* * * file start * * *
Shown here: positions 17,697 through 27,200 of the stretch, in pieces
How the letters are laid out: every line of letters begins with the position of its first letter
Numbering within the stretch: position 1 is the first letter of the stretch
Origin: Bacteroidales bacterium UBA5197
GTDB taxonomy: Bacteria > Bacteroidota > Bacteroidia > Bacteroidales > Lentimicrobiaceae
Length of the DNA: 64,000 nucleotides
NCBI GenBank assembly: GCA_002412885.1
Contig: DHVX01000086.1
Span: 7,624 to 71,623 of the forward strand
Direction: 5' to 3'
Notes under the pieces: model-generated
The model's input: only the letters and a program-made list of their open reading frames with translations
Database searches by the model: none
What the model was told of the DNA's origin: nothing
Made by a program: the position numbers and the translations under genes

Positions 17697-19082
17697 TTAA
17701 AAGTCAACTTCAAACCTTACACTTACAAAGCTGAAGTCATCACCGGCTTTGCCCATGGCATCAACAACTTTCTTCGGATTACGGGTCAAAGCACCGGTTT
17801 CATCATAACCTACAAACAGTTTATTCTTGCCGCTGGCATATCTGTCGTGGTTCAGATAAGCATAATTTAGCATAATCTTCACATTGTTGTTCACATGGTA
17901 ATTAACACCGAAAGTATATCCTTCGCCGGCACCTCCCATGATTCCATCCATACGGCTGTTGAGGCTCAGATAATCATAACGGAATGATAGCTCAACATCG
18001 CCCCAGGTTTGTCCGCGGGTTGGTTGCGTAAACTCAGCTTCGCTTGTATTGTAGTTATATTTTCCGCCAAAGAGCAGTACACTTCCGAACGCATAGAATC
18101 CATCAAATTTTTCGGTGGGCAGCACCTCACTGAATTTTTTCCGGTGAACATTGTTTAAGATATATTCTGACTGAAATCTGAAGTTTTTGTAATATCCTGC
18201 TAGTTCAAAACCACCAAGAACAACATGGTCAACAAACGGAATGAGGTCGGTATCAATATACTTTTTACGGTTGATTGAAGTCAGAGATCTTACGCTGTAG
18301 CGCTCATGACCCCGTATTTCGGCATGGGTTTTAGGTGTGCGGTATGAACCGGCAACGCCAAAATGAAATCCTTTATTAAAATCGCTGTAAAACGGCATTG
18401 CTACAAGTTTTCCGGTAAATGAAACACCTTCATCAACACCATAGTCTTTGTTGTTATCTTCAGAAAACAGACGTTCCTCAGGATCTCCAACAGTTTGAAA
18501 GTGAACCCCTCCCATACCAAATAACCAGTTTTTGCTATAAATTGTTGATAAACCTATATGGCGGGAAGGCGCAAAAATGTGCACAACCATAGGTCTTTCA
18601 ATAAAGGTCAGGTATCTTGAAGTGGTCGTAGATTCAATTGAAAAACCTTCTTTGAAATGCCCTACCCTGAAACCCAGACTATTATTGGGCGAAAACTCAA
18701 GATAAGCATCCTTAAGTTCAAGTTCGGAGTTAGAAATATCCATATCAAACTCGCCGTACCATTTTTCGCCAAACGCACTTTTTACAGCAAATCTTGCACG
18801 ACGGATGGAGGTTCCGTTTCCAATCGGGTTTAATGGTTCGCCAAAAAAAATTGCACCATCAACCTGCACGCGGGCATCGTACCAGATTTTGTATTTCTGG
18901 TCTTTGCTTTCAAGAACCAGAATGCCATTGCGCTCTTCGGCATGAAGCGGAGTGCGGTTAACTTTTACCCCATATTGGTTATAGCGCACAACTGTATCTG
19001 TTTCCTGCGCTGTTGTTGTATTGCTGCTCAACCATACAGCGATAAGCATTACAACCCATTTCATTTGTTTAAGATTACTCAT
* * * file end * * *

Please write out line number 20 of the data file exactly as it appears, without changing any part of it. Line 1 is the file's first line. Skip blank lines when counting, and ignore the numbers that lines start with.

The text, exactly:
17901 ATTAACACCGAAAGTATATCCTTCGCCGGCACCTCCCATGATTCCATCCATACGGCTGTTGAGGCTCAGATAATCATAACGGAATGATAGCTCAACATCG